As I await Morrissey’s Autobiography in the mail, yes I was impatient and could not bare to wait for its US release, I am reflecting on what was probably the best rock biography that I have ever read. That title would have to go to Larry Kirwan’s Green Suede Shoes: An Irish-American Odyssey. I imagine that many of you have not heard of Larry Kirwan, but he is the singer of the excellent band Black 47. Black 47 is a Celtic rock band out of New York City.
Why is this my favorite rock biography? First of all Kirwan is a top notch writer. As well as writing lyrics of much depth, he also has written several plays and novels. This is a book that one can learn a lot from. Mr. Kirwan grew up in Ireland, but moved to New York City to pursue a career as an artist. His writing both about recent Irish history and what it was like to live in New York in the 70’s is both highly insightful and razor sharp. He understands history, literature, and music, and his own life story is interesting as well.
In the 70’s he frequented a bar called The Bells of Hell. This bar owned by Malachy McCourt, the author Frank McCourt’s brother, which was frequented by many writers including Lester Bangs. In the early 80’s he was in the NYC new wave scene and was even paid money to pick out clothes for Cyndi Lauper. (He never actually picks her out anything, but hangs out with her and collects record company money all the same. Clearly the record companies had more money then they do now.) He talks about early Black 47 gigs when Joe Strummer, who after leaving The Clash, starts hanging out and singing along to their songs in the front row. He works on Black 47 records with Ric Ocasek and Chris and Tina Weymouth from the Talking Heads. He also paints many other interesting scenes, like stepping over Johnny Thunders, who had passed out from a heroin binge, in his apartment building.
However if this were just a tale of a musician and his musical exploits I don’t believe I would have found this book so interesting. If you are looking for a partial understanding of the Troubles in Ireland, Mr. Kirwan has a lot of knowledge on these and is able to tell a great deal of in depth history in a conversational tone. If you know anything at all about Black 47 you understand that their music is highly political in places, and also seriously fun in others. One of the things that I never understood before reading this book was that there was a highly working class socialist side to at least the early fighters for Irish independence. Not only did the British not like the fact that these people were Irish Catholic, or Irish at all, but they challenged the economic social order.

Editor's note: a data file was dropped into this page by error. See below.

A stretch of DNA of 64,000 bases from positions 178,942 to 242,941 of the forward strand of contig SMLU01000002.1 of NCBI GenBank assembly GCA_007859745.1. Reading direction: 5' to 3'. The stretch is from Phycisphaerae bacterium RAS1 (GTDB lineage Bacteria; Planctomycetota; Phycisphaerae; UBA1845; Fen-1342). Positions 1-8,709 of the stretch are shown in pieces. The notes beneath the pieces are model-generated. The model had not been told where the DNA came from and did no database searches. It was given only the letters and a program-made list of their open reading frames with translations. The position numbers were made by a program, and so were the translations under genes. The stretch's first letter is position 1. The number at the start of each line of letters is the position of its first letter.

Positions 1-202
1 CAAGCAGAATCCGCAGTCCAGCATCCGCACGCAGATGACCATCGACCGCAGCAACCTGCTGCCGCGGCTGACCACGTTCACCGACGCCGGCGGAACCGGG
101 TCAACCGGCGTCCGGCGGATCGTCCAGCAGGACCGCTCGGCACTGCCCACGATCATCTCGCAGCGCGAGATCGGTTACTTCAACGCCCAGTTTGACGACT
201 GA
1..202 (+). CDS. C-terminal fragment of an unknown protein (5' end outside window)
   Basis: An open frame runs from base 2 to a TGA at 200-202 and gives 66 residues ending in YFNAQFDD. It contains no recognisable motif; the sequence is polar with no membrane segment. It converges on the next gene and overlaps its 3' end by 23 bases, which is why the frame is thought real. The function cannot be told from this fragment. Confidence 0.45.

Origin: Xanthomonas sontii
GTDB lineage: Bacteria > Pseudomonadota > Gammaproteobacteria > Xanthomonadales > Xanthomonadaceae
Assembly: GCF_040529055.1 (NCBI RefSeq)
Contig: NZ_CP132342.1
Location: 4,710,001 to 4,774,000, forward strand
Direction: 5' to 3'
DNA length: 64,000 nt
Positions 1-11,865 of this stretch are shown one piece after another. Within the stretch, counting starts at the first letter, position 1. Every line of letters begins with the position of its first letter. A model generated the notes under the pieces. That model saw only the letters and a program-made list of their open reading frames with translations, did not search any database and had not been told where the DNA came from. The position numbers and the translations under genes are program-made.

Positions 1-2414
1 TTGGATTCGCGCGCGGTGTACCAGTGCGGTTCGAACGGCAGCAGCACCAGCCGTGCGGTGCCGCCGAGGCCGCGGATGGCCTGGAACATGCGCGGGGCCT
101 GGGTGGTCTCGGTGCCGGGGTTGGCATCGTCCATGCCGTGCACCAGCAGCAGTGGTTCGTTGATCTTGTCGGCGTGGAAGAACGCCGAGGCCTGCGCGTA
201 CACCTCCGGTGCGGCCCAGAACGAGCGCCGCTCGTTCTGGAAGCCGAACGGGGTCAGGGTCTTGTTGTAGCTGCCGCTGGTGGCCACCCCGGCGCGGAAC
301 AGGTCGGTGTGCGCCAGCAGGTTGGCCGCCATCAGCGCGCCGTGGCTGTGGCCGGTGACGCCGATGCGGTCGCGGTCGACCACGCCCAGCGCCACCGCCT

As mentioned above Mr. Kirwan was also a playwright. There are interesting passages of this book where he describes what it is like to stage a small play in New York City. Clearly he is not a man that sits still for long.
I have met Larry Kirwan on two occasions. My band No Show Ponies opened for him twice in Harrisburg, Pa. He was somewhat quiet and mostly kept to himself, reading books and drinking pints at the bar. When he did interact with us he was incredibly kind and funny. He also told us at one point that my brother and I were the two drunkest people that he has ever seen, which after reading his book I either don’t believe, or we were way drunker than I thought possible!
Black 47 is another one of those great underrated independent American bands. Their music is filled with passion and intelligence. Although the roots of their music, much like Marah and The Gourds they are hard to pin down, as they can jump from Irish folk music, to blistering rock n roll, to even hip-hop on occasion. I would like to include my own Black 47 mix suggestion below. I have not included any songs from possibly their biggest album, Home of the Brave, because it is not available online. I can say with extreme confidence that every song below, however, is worth a listen. As one of those obsessive compulsive types, when it comes to music, that puts a lot of time into my mixes, I assure you even the playing order is well thought through. If I lean heavily towards Elvis Murphy’s Green Suede Shoes it is because I not only think the songwriting is top notch, but the production might be at an all time high for a Black 47 record. Also, I prefer the versions of songs as heard on their original debut, as opposed to the Ric Ocasek produced The Fires of Freedom. They are less polished, but I find that to be more charming in this case.
- Far Side of the Wall – Elvis Murphy’s Green Suede Shoes
- Downtown Baghdad Blues – Elvis Murphy’s Green Suede Shoes
- The Bells of Hell – Elvis Murphy’s Green Suede Shoes
- Uncle Jim – Elvis Murphy’s Green Suede Shoes
- Fanatic Heart – Black 47
- 40 Shades of Blue (For Kevin Wherever You Are) – Black 47
- Long Hot Summer – Bankers and Gangsters
- Bankers and Gangsters – Bankers and Gangsters
- Funky Ceili (Bride’s Song) – Black 47
- James Connolly – Black 47
- Bas in Eireann – Bankers and Gangsters
- Kilroy Was Here – Elvis Murphy’s Green Suede Shoes
- Life’s Like That Isn’t It? – Elvis Murphy’s Green Suede Shoes